This past week during more than one conversation with key leaders in their field, the conversation turned to burnout and how to avoid it.

I began to think about how does one “burnout” in the first place. I mean I have never heard anyone being burned out of laying on the beach or doing a hobby they love. Is it possible that we should go and find those lucky souls that might enjoy sailing, or scuba diving, and tell them that they must stop this because they might burnout.

What about spending time with family, after all I am sure that if there was something that would cause burnout it would be spending too much time with your family, right?

What I noticed is that the term burnout is most referenced when it comes to the workplace. People reach the burnout phase when they have poured everything they have into a job, not a hobby. I can’t imagine someone who is told by his family and friends that he is going to have to slow down with the wood working he is doing in the garage and spend more time in the office or he is going to burn out.

I once read a book by a great motivational speaker that provided this analogy. “In life there are things you have to do and things you love to do, the ideal situation is when they are both the same.” He went on to say that there must be a balance in life. If your “have to do’s” take more of your time then the “love to do’s” then you will burnout. We must have a balance.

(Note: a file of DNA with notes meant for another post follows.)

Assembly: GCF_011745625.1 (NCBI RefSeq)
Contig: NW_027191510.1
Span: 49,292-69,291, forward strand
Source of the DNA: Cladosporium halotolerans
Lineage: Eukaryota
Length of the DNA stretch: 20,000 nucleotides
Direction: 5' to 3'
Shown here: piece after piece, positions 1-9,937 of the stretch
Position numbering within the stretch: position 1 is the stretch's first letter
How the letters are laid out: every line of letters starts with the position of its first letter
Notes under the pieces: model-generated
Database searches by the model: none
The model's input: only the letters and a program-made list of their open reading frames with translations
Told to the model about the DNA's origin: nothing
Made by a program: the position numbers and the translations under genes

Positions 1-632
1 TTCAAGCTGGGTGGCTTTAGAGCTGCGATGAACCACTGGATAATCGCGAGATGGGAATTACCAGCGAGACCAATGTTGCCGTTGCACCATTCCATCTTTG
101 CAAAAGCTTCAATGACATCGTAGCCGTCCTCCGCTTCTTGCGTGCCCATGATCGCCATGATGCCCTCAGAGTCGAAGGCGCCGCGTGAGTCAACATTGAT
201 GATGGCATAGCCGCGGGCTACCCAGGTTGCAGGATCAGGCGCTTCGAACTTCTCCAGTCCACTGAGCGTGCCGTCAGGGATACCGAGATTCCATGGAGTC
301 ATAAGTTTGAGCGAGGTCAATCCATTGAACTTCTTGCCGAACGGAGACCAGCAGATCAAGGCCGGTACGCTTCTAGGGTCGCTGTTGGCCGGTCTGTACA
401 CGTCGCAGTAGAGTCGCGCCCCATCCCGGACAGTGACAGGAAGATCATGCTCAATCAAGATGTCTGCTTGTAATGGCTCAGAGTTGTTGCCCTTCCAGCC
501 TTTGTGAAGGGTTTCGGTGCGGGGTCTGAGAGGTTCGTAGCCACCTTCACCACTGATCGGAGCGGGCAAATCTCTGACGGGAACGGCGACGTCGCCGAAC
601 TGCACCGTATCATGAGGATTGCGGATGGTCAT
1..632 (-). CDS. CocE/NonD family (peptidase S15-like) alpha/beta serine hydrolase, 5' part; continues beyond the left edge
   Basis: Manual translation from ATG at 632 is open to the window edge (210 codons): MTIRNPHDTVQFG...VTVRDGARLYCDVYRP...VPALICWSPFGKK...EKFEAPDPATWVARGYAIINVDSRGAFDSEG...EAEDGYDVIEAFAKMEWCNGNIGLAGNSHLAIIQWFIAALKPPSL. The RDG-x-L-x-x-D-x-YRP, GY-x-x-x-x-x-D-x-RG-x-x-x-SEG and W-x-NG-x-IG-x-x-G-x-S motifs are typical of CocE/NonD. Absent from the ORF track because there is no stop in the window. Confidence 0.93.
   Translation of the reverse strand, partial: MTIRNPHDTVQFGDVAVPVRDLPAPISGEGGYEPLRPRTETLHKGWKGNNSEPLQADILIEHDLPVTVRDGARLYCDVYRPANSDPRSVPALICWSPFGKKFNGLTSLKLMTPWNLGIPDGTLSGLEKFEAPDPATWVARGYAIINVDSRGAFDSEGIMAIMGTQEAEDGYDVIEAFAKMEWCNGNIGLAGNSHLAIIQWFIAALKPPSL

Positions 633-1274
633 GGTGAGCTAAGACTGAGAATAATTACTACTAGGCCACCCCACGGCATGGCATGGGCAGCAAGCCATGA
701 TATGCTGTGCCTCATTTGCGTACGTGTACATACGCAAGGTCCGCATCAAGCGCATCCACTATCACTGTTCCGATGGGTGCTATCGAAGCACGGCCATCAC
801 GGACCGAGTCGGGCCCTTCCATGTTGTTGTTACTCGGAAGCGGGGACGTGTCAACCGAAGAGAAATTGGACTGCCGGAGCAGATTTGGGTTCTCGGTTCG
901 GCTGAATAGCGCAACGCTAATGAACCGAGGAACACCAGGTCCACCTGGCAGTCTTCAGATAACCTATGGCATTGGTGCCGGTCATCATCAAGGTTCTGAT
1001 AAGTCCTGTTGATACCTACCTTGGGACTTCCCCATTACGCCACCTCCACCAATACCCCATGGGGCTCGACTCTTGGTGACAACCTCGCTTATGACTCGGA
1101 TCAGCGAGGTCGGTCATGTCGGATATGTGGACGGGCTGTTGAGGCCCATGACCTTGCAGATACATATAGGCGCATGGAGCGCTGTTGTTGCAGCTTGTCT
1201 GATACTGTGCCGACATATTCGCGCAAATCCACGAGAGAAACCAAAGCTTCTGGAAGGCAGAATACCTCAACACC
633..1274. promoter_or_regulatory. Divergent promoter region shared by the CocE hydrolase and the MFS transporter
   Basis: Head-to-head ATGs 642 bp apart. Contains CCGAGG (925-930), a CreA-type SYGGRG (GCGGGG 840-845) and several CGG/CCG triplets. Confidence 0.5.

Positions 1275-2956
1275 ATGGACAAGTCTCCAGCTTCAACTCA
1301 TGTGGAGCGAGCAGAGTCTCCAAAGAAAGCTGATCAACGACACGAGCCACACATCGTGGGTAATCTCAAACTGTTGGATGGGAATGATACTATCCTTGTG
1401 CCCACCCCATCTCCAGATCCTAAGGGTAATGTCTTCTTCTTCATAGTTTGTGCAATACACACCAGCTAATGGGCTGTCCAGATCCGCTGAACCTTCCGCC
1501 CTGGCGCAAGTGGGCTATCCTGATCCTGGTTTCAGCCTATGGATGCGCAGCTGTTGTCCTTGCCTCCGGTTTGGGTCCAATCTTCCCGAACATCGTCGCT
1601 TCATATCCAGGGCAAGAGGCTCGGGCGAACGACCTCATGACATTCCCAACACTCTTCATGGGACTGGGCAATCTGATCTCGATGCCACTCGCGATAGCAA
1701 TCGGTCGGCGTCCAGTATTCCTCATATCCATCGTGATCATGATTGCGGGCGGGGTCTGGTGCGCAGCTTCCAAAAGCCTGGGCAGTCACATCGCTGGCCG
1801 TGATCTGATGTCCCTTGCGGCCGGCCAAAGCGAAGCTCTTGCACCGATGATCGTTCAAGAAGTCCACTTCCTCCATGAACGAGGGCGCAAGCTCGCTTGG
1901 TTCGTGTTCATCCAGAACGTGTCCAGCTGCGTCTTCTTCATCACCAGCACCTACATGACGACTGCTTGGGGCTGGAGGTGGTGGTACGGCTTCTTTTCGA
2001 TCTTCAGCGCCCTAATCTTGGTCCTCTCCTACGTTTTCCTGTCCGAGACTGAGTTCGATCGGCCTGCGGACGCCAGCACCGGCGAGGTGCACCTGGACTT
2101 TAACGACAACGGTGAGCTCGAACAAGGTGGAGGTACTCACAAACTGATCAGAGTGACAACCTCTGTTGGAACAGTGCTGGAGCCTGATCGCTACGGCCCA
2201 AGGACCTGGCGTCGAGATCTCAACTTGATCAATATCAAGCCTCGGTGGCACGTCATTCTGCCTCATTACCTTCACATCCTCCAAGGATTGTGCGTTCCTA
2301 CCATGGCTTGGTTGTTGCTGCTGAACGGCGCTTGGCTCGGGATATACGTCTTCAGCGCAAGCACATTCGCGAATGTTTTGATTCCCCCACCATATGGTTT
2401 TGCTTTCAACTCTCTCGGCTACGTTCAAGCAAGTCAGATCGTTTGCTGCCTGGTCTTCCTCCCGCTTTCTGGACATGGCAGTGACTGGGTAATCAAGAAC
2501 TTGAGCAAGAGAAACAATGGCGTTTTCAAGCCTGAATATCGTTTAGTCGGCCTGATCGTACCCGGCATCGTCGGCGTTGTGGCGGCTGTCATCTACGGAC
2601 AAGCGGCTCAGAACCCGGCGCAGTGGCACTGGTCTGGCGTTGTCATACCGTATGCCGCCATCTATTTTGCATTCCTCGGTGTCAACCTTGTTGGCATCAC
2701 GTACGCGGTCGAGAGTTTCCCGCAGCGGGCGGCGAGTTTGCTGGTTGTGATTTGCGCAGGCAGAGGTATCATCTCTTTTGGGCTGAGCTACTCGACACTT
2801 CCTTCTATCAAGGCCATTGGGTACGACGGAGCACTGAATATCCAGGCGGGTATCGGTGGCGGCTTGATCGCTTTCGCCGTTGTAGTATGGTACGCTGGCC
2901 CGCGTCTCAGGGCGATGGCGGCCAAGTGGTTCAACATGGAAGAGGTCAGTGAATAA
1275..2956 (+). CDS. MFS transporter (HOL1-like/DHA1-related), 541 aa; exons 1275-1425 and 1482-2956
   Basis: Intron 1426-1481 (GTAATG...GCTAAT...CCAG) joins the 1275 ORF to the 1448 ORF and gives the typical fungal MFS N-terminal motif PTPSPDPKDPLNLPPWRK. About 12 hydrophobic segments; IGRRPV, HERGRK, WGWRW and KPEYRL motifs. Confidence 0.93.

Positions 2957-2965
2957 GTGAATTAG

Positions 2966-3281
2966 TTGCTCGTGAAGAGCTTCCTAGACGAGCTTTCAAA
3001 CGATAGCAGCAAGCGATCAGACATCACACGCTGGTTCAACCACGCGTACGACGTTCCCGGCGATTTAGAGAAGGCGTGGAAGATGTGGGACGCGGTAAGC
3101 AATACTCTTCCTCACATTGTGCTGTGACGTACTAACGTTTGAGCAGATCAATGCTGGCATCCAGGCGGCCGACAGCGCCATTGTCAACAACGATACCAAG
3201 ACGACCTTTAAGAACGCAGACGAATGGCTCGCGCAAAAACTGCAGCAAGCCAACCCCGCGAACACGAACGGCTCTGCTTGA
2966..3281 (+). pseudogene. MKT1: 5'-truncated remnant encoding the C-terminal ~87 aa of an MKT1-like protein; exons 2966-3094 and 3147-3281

In every career, leadership position or just your role in life, there are things that we have to do. They come in every position we fill for the rest of our time on this earth. The way we avoid burnout, or mental exhaustion, is to make sure that we are also involved in things that we love to do.

There are two things that can cause problems with this somewhat easy solution to life. First, we must know the things that we love to do. While this might sound easy, most of the people that I speak with find it difficult to remember or describe the things they love to do. They have been programmed for so long just to do what you are told, not what you are passionate about. The second difficulty is that that we have built our lives where everything depends on us continuing those things we have to do. After all, laying on the beach does not pay that well, so if you want to eat…. Well, you get the picture.

My suggestion this week is more than an experiment, my suggestion is to take an inventory of your life and figure out if you are spending all of your time on the “have to” side of the scale. If that is the case, you are going to get burned out!

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